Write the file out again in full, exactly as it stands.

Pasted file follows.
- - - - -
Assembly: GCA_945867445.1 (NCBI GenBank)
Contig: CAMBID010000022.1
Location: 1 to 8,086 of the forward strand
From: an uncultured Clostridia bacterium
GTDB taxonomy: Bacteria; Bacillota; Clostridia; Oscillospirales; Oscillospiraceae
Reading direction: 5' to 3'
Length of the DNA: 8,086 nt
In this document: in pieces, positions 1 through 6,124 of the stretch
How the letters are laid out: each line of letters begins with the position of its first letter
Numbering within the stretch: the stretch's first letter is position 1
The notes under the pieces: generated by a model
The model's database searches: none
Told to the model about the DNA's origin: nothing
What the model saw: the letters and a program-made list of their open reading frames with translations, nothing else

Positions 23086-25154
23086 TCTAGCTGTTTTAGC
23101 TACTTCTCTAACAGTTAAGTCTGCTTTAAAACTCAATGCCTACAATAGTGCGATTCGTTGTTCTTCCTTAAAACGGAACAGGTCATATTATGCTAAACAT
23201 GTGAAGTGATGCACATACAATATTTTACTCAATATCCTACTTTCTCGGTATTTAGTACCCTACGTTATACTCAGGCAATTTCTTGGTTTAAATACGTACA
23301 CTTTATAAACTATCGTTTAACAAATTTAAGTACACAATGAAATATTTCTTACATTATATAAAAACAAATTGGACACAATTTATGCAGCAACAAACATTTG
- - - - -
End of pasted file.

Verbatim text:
Assembly: GCA_945867445.1 (NCBI GenBank)
Contig: CAMBID010000022.1
Location: 1 to 8,086 of the forward strand
From: an uncultured Clostridia bacterium
GTDB taxonomy: Bacteria; Bacillota; Clostridia; Oscillospirales; Oscillospiraceae
Reading direction: 5' to 3'
Length of the DNA: 8,086 nt
In this document: in pieces, positions 1 through 6,124 of the stretch
How the letters are laid out: each line of letters begins with the position of its first letter
Numbering within the stretch: the stretch's first letter is position 1
The notes under the pieces: generated by a model
The model's database searches: none
Told to the model about the DNA's origin: nothing
What the model saw: the letters and a program-made list of their open reading frames with translations, nothing else

Positions 23086-25154
23086 TCTAGCTGTTTTAGC
23101 TACTTCTCTAACAGTTAAGTCTGCTTTAAAACTCAATGCCTACAATAGTGCGATTCGTTGTTCTTCCTTAAAACGGAACAGGTCATATTATGCTAAACAT
23201 GTGAAGTGATGCACATACAATATTTTACTCAATATCCTACTTTCTCGGTATTTAGTACCCTACGTTATACTCAGGCAATTTCTTGGTTTAAATACGTACA
23301 CTTTATAAACTATCGTTTAACAAATTTAAGTACACAATGAAATATTTCTTACATTATATAAAAACAAATTGGACACAATTTATGCAGCAACAAACATTTG